About the Course
Economics of the Health Care Industries
The context for medical outcomes assessments and pharmacoeconomic studies and the forces that determine health outcomes. Principles and tools of pharmacoeconomics and their applications to the treatment of illnesses such as hypertension, depression, anxiety, anemia, and gastrointestinal disease. Perspectives of employer, health provider, pharmaceutical firms, and government regulators in the US and abroad.
In this course we focus on economic and management issues facing health care industries. We begin by emphasizing the limited role medical care plays in affecting individuals’ health status. After examining the important and distinctive roles of R&D in health care industries such as biotechnology and pharmaceuticals, we examine the design and implementation of clinical trials. We consider factors affecting the decision to manage clinical trials in-house vs. outsourcing to clinical research organizations. We then study the FDA application process for establishing the efficacy of a new medication.
Next we distinguish medical efficacy from medical effectiveness, and then introduce economic considerations underlying cost-effectiveness. We focus on specific principles and tools of economics and their applicability to the treatment of illnesses such as hypertension, depression, anxiety, anemia and gastrointestinal disorders.
In the second half of the course, we examine how FDA approved drugs are priced and marketed. Among the issues we will consider are challenges involved in switching a prescription-only medication to over-the-counter status, and pricing issues faced when launching a new drug globally. We also focus on the increasingly important role of information technology and statistical use of retrospective medical claims data in assessing potential under treatment of selected illnesses, and in generating marketing information concerning cost-effectiveness.
The changing role of traditional and internet-based marketing efforts for pharmaceuticals will be discussed in considerable detail, and particular attention will be devoted to the utilization and health status implications of direct-to-consumer marketing.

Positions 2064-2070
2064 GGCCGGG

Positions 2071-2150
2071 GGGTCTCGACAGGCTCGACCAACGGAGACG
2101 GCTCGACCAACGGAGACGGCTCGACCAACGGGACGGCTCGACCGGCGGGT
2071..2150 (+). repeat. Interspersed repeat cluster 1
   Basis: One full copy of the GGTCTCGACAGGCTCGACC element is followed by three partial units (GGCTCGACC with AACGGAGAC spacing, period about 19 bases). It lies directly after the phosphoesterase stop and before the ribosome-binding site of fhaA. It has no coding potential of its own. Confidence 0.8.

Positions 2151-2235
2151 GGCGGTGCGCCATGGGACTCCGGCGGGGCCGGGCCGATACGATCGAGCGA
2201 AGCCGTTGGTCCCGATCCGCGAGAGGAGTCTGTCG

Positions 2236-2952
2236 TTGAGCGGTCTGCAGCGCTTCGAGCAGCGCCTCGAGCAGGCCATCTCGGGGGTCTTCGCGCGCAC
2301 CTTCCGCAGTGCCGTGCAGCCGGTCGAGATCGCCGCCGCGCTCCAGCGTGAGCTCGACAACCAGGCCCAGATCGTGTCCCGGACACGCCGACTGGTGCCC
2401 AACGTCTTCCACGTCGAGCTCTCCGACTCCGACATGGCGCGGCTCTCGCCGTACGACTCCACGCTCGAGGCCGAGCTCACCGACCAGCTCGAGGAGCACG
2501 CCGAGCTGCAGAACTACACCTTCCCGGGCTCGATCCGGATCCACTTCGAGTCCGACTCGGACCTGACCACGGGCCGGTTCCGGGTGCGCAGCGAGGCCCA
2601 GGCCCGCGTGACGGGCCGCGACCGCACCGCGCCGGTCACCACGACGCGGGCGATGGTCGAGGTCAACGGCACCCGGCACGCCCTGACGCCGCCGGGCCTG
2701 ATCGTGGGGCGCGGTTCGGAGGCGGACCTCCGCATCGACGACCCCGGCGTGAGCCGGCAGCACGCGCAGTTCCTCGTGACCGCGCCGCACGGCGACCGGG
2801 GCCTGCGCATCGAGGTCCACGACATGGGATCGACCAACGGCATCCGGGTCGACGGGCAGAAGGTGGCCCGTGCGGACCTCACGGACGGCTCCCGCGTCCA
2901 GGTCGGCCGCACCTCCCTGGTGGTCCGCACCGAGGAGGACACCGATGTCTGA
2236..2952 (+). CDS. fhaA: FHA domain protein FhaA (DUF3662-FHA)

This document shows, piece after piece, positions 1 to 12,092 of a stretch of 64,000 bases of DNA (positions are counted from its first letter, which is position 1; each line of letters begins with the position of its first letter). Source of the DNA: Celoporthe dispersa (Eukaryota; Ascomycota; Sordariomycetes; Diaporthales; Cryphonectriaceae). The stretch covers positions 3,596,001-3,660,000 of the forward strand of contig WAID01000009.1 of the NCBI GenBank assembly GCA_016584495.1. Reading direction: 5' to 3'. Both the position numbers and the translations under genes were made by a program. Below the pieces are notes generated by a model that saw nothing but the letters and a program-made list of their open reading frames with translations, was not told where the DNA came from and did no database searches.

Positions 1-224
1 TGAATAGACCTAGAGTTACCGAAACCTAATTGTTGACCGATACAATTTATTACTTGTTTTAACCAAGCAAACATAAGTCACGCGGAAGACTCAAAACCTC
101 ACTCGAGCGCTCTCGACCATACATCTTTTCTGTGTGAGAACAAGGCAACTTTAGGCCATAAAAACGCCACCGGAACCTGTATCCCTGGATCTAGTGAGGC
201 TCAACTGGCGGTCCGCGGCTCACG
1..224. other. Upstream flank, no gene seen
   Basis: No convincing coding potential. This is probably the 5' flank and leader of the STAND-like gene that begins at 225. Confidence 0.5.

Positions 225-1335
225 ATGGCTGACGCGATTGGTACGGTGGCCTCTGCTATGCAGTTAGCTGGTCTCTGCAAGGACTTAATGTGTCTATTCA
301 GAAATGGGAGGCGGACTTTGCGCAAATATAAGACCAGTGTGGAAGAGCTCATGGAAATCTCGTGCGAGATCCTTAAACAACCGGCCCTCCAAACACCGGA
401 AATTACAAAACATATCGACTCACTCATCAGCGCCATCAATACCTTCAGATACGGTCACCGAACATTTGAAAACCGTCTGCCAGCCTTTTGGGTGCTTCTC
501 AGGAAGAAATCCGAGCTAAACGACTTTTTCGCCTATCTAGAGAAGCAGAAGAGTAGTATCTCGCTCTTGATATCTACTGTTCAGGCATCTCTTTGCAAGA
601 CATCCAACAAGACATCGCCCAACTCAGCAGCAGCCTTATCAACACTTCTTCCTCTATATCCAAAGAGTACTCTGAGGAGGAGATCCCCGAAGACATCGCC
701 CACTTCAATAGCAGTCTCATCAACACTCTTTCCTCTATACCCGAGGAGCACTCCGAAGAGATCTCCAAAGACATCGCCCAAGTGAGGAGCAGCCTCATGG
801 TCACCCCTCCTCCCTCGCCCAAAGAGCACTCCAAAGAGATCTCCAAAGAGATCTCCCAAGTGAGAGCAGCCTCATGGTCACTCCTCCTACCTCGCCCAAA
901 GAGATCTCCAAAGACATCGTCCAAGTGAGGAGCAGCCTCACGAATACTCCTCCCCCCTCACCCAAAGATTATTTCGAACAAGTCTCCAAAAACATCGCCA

In the final class session, we consider public policy aspects, and implications for employers, health providers, pharmaceutical manufacturers and patients; of current proposals for extending prescription drug insurance coverage to Medicare beneficiaries in the U.S.
We plan to follow the format of the popular fall term elective, “Principles and Practice of Drug Development”. Each class session will consist of two presentations, separated by a short break. Typically, but not in all cases, the first presentation on each class day will be made by a faculty member and the second by a distinguished, invited guest from industry or government.
Grading of the subject will be based on three short written assignments covering class presentations and assigned readings, as well as class participation. These short essays are to be no more than five double-spaced typed pages, and are due on the following dates:
Essay I: Due Friday, March 9, 2001
Essay II: Due Friday, April 13, 2001
Essay III: Due Friday, May 18, 2001
In preparing the essays, members of the class are encouraged to discuss their ideas with others, but the essays themselves must be written individually (i.e., no “team” write-ups are acceptable). Late essays will not be accepted.
Professor Ernst R.
Dr. Stan N. Finkelstein
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